Shame on you. Shame on your inflammatory words and questions of journalistic integrity. Stop being blinded by your loyalty to a particular game, and look at the situation objectively. Remove your inflated ego from the equation and realize that not everyone is going to share your opinion. There are other, more positive ways to get the attention you are clearly seeking, and all you do when you accuse an establish games journalist of this sort of unscrupulous behavior is come off looking like an absolute prat at best, and a bullying cretin at worst.

You can do better than that. And you should.

Best wishes, etc.

500 Words On Productivity

Courtesy Sona Charaipotra - http://www.sonacharaipotra.com/

To be honest, I kind of hate the word ‘productivity’. I hate the connotation that human beings need to produce to be valuable. Tireless housewives & househusbands produce nothing other than hot meals, clean laundry, and support for their hard-working spouses. Why should they be valued as lesser than someone who spends 18 hours of the day in an office?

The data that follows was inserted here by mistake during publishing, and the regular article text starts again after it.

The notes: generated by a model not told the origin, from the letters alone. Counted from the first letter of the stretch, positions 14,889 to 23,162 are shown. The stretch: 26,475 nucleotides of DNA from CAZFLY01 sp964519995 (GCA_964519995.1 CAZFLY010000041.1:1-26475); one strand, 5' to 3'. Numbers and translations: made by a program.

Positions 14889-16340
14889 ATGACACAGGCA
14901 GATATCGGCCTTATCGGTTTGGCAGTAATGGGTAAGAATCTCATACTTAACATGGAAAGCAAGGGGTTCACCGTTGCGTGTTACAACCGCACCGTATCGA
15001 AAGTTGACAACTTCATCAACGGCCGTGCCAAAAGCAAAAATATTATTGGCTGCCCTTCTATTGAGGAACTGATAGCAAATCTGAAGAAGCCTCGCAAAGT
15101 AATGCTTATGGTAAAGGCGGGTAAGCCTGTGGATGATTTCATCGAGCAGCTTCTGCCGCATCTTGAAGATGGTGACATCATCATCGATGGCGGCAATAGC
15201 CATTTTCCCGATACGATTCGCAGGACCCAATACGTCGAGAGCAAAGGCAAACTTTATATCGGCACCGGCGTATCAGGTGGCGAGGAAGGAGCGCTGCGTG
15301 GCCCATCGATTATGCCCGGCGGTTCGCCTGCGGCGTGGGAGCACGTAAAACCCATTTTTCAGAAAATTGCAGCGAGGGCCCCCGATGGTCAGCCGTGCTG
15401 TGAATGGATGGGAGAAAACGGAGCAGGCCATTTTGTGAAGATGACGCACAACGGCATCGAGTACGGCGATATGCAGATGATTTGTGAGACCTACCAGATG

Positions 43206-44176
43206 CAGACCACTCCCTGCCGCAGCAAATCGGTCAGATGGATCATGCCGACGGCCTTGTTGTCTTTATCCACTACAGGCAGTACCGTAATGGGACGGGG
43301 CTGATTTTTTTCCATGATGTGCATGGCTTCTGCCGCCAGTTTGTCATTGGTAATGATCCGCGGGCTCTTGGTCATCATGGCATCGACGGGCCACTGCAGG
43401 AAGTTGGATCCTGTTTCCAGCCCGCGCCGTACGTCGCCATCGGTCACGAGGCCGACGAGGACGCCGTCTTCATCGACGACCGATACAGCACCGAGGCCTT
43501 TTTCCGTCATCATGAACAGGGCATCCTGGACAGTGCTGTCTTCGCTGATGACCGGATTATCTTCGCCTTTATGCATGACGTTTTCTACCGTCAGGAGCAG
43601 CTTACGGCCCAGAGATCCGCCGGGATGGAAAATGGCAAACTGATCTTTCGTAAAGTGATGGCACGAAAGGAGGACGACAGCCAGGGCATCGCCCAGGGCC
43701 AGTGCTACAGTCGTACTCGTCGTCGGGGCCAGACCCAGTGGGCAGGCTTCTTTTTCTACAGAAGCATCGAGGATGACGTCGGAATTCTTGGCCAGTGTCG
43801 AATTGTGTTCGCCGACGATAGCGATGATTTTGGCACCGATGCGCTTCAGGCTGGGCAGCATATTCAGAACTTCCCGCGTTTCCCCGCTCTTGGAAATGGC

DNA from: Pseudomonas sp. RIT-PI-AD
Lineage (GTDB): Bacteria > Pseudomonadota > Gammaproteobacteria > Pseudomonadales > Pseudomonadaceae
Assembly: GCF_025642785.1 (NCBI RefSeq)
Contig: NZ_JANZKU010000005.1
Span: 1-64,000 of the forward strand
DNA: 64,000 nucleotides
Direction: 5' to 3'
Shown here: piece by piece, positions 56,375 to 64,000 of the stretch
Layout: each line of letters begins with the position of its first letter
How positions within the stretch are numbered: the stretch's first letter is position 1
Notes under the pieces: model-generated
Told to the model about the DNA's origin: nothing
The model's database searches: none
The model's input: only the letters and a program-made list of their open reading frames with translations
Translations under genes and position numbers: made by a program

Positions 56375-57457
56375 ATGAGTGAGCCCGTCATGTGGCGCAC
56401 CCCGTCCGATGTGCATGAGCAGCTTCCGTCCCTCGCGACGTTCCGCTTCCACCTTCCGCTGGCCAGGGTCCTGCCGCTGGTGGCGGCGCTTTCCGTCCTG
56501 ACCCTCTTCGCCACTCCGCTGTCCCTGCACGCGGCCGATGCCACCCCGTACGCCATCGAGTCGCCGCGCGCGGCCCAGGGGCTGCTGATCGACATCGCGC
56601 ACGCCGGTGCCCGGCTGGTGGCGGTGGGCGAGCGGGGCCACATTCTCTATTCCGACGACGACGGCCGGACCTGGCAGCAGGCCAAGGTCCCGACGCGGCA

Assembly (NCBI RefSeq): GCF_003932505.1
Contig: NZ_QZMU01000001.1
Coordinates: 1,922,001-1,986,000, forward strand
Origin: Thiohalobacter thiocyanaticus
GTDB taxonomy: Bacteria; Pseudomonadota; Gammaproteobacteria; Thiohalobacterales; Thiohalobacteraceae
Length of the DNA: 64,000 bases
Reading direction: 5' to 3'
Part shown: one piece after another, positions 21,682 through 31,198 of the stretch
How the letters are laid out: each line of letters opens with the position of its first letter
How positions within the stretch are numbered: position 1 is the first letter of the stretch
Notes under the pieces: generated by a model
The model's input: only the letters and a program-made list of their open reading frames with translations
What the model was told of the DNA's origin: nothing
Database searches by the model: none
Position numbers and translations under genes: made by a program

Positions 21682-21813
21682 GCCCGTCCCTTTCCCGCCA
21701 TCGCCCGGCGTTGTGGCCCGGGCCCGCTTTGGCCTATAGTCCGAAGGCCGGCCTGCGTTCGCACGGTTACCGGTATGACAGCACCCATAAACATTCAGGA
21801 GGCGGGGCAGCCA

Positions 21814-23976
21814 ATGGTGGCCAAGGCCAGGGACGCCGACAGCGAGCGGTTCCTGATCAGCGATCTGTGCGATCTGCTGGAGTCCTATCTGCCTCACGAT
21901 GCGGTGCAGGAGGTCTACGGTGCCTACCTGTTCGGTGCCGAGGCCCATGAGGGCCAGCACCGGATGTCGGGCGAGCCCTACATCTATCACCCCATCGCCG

That said, there’s a part of me that continues to romanticize the idea of freelancing as a career. Leaving the flat only when I want to, or I need more half-and-half or Johnny Walker Black. And maybe not even that, if I can move to a state that doesn’t have such strict laws regarding alcohol. Anyway, that in and of itself is going to involve some legwork, some networking, some time carved out around my current schedule to try and line up more work from various places to keep myself fed and housed.